Is it better to give compensation to dead farmers, or to provide loans and insurance to those who are alive?
In the case of a majority of cotton farmers in Maharashtra, who are struggling against shrinking land size, production costs and debts, there is neither credit or insurance when alive nor compensation on death.
The 47-year-old cotton farmer of Pumpri village in Kelapur taluka of Yavatmal district in Vidarbha committed suicide on May 20 by consuming pesticide. His suicide may not even be recognised as a farmer's suicide by those empowered to give compensation to his widow; only one out of 20 cases get recognised as a suicide, according to Vidarbha activists.
Farmers are often denied institutional credit. Eighty per cent of them are defaulters, and are not eligible for bank loans. The state has not bothered to approach the Reserve Bank of India (RBI) to seek reconstruction of loans to enable defaulters to repay and seek fresh loans, says Kishore Tiwari of Vidarbha Jan Andolan Samiti. This is despite the RBI's willingness to consider it, he says.
The recent comment of the Commission for Agriculture Costs and Prices' chairman on the minimum support price (MSP) of cotton is an example of what the state goes on to do. Any increase in MSP beyond Rs 100 has been ruled out for a crop that costs Rs 6,000 per acre, even by the formula used for calculating MSP, says Tiwari.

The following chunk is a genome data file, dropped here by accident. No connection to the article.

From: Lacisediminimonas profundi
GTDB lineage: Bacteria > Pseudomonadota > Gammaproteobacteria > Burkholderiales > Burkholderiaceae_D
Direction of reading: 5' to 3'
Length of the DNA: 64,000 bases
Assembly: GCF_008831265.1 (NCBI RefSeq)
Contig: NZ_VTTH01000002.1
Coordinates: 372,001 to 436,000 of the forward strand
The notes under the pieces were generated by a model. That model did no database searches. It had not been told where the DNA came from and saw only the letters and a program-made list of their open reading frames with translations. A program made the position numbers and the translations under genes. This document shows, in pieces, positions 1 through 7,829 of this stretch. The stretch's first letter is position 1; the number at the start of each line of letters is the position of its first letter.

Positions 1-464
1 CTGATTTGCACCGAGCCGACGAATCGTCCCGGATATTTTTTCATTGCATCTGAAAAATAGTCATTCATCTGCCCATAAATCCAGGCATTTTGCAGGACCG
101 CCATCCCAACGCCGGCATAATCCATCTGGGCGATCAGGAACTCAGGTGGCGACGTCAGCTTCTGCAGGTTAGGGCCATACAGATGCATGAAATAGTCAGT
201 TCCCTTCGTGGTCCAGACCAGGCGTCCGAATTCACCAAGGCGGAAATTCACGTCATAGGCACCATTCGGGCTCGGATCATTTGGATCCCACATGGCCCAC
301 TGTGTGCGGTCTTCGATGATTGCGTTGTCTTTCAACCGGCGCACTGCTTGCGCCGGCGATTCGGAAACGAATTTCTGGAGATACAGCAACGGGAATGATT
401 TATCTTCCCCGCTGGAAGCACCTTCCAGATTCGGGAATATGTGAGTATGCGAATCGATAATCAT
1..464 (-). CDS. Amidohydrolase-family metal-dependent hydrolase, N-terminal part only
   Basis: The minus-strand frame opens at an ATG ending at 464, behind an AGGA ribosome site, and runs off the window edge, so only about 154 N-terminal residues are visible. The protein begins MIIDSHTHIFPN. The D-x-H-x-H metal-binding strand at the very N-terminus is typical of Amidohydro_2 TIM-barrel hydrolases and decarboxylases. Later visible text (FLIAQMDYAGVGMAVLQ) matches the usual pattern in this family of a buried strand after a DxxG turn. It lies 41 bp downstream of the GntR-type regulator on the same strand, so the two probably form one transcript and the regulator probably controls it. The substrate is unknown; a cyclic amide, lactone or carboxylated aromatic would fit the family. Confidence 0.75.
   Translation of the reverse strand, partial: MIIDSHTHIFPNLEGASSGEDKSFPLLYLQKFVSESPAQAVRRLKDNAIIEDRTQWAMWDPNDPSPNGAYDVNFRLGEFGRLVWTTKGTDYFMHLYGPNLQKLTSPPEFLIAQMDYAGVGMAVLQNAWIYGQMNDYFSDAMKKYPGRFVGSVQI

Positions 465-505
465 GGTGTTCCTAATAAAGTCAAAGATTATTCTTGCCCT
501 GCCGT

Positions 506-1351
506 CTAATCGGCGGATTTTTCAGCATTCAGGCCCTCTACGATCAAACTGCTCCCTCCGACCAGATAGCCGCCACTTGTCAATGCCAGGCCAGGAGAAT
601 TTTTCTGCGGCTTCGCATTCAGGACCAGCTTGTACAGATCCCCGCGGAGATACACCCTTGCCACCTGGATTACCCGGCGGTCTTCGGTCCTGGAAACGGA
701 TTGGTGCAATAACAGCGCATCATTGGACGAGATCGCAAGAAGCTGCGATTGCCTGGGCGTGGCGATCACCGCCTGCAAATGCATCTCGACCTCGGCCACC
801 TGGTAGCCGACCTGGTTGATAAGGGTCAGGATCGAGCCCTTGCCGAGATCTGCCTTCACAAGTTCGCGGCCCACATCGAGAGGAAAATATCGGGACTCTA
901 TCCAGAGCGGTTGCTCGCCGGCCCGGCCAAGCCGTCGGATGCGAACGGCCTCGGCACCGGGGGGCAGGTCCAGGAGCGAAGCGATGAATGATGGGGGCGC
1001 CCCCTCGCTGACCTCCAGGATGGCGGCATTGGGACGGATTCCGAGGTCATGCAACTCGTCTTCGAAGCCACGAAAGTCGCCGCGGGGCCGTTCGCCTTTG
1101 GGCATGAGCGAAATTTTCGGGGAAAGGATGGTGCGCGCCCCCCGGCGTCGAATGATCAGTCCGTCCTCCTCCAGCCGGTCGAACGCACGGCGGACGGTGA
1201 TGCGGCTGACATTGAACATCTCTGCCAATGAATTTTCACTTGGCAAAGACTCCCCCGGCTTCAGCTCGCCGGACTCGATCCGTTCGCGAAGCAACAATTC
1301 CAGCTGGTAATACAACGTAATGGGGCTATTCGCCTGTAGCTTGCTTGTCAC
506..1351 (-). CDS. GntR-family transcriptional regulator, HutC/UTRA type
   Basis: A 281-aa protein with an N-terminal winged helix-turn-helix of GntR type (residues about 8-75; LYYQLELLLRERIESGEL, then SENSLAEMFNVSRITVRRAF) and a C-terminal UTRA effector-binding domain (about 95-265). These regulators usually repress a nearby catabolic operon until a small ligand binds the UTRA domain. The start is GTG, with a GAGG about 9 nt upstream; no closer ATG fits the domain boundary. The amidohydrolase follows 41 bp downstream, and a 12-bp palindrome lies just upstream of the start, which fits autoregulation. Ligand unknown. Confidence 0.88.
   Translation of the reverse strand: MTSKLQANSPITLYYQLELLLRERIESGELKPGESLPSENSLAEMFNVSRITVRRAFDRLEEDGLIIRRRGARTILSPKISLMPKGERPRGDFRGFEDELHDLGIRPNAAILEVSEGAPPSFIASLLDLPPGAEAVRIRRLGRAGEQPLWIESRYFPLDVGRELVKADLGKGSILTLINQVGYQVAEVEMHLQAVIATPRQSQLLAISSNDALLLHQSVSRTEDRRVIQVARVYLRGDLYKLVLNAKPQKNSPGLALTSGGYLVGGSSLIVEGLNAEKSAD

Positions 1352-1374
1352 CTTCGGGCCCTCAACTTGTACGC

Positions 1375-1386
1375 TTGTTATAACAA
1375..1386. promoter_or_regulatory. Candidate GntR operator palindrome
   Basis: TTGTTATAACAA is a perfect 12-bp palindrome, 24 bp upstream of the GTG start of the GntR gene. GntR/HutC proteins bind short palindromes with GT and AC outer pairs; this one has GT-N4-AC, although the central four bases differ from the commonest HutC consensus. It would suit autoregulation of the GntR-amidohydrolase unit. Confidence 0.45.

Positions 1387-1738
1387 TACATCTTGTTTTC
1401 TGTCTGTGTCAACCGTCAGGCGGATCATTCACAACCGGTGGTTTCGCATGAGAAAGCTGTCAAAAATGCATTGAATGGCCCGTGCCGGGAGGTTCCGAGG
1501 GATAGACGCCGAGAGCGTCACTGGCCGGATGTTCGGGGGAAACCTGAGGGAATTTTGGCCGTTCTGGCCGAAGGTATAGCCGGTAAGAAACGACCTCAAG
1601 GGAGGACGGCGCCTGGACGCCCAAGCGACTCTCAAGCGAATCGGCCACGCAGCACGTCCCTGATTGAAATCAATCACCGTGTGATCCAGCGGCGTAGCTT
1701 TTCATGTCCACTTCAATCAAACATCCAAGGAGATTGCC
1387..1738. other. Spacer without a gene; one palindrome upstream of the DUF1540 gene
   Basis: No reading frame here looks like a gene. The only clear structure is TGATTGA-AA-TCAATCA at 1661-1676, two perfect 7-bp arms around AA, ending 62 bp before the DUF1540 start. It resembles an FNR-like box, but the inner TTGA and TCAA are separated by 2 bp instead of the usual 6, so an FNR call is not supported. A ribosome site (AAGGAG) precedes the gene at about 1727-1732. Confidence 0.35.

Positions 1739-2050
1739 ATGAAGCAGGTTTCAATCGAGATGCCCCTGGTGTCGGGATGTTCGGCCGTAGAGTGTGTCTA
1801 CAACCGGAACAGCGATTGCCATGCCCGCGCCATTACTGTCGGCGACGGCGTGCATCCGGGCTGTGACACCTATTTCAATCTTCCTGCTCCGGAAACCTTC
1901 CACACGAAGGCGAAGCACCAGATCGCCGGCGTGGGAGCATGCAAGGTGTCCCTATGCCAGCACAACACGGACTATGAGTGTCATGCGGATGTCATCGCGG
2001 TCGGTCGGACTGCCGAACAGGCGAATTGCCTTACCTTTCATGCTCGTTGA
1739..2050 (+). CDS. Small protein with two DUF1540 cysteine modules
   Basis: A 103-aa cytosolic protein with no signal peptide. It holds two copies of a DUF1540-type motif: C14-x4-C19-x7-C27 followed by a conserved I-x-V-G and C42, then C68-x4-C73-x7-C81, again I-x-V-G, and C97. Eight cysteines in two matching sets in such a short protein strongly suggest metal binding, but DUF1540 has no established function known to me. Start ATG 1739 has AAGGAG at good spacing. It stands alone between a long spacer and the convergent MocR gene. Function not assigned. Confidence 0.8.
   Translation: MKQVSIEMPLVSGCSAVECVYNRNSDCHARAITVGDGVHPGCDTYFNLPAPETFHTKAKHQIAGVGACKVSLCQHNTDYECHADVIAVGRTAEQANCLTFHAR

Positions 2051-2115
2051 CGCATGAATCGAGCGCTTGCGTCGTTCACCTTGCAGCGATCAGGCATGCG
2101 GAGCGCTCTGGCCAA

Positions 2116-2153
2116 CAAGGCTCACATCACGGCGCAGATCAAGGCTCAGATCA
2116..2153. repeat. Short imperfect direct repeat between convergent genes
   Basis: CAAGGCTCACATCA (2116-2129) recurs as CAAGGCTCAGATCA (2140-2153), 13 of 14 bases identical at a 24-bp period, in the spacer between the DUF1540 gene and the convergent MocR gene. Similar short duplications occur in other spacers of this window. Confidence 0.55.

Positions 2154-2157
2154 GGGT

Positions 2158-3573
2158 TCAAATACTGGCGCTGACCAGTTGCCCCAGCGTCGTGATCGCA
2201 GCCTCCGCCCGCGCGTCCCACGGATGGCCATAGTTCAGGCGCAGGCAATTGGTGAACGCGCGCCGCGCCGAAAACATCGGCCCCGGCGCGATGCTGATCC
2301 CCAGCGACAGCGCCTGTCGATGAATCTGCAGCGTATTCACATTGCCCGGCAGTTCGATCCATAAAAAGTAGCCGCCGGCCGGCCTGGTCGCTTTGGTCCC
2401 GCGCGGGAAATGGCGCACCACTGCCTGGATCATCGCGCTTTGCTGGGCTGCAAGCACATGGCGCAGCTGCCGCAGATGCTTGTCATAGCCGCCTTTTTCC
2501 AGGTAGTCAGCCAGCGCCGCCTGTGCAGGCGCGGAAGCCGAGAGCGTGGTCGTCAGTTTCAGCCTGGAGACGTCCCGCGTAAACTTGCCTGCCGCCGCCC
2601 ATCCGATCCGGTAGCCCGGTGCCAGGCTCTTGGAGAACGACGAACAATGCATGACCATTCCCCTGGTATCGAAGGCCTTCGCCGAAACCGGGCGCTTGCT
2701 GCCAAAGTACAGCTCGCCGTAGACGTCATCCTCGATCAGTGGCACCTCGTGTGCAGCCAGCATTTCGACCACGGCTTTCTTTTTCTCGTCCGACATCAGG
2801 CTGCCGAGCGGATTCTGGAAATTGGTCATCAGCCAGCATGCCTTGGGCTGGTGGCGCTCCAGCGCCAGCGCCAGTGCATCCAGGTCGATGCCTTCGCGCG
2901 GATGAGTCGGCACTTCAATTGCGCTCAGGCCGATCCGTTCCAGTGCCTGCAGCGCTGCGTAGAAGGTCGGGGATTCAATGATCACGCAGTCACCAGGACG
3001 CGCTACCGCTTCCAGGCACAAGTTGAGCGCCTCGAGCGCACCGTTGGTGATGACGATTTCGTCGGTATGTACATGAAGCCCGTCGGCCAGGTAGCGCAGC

Namdeo had three acres and had taken a crop loan of Rs 40,000 last year. He took another loan from a moneylender to repay the bank this year. The bank agreed to give him a fresh loan to repay the moneylender, but it got delayed, even as the moneylender's interests kept soaring by the day.
The man was diabetic and his illness was costing him a lot, too. The family of four was living in abject poverty, says Tiwari. Namdeo cannot be called credit-starved. He was caught in a cycle of debts, and no money to plant the next crop.
In Yavatmal district, the banks have set a credit target of Rs 1,286 crore this year, of which Rs 143 crore has already been disbursed. While the credit doors are closed for a majority of farmers, the other hope for small farmers like Namdeo could have been crop insurance, for which the state is yet to demand changes in the norms from the insurance authorities. The insurance should be for each village rather than each block, says Vijay Jhawandhia, an activist from Vidarbha. And the insurance product should also cover a minimum income, he says. But there is no move towards any such a reform.
The 12th Plan document talks about pooling small holdings into land banks to shield small farmers from losses. If this works out fast, maybe there would be hope for small farmers like Namdeo.